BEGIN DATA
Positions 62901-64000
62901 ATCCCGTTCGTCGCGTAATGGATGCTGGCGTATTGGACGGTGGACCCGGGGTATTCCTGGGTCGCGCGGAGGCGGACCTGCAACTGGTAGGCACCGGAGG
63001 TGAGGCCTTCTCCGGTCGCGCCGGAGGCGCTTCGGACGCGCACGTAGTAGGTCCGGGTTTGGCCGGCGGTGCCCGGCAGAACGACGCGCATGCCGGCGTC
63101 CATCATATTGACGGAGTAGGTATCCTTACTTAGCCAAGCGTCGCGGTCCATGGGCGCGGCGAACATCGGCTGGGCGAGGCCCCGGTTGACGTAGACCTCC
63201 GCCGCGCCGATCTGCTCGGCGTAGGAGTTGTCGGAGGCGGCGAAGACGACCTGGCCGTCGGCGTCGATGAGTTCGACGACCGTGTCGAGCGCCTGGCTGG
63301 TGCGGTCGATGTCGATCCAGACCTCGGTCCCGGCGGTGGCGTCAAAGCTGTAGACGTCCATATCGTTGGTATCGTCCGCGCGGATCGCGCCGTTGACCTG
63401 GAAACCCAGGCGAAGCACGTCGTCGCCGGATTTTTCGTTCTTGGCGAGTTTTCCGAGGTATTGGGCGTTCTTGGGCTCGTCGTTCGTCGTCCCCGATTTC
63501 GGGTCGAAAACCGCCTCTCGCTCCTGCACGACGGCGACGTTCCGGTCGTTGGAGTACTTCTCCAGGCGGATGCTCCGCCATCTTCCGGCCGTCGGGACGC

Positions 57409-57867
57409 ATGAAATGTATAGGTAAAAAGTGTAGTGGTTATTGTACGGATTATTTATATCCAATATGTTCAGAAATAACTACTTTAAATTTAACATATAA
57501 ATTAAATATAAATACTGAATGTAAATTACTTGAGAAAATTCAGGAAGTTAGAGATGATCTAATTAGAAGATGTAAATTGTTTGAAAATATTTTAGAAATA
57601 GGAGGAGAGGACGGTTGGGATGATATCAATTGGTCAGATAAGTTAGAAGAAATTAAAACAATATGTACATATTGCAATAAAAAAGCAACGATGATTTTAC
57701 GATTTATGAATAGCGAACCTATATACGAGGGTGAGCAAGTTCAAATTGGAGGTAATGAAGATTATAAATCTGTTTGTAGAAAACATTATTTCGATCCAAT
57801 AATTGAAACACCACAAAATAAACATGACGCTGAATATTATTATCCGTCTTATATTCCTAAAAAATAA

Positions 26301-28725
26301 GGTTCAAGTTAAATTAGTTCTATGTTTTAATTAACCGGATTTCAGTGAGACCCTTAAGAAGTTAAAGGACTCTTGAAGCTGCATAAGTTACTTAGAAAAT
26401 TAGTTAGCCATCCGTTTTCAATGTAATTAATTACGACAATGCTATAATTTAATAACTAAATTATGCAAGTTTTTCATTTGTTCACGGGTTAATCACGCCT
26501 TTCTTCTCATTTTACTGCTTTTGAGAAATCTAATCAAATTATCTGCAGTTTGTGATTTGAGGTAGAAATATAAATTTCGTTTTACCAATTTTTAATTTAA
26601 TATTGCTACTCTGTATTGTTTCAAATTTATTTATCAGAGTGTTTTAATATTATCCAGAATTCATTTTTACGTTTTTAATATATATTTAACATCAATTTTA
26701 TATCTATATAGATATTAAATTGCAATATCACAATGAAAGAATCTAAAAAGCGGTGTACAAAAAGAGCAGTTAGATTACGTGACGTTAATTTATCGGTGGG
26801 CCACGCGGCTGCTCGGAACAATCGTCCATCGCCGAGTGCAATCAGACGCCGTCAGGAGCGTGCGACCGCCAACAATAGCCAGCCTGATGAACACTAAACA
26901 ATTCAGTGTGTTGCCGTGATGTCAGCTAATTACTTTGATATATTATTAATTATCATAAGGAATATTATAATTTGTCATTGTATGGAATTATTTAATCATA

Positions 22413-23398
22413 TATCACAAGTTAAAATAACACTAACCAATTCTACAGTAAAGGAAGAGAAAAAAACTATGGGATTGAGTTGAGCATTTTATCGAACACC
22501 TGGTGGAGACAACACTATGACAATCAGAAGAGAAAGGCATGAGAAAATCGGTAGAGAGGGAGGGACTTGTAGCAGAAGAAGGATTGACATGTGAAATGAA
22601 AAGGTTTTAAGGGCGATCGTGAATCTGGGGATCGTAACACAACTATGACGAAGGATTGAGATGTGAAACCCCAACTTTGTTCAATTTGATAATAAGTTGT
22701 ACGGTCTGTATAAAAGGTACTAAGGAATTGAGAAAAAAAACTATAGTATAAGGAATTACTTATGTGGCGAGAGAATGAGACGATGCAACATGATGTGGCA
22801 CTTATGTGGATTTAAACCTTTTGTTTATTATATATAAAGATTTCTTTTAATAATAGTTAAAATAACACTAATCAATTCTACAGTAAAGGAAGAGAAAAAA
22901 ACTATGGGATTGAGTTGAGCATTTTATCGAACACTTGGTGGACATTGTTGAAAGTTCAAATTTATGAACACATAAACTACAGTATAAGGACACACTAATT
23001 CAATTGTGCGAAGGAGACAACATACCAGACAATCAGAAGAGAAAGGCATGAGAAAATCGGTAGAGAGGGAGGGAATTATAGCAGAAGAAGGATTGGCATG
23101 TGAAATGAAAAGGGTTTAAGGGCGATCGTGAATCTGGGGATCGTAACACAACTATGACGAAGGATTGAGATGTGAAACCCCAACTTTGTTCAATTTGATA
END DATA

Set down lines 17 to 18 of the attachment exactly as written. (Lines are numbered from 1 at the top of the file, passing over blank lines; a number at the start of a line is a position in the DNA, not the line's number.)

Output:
26401 TAGTTAGCCATCCGTTTTCAATGTAATTAATTACGACAATGCTATAATTTAATAACTAAATTATGCAAGTTTTTCATTTGTTCACGGGTTAATCACGCCT
26501 TTCTTCTCATTTTACTGCTTTTGAGAAATCTAATCAAATTATCTGCAGTTTGTGATTTGAGGTAGAAATATAAATTTCGTTTTACCAATTTTTAATTTAA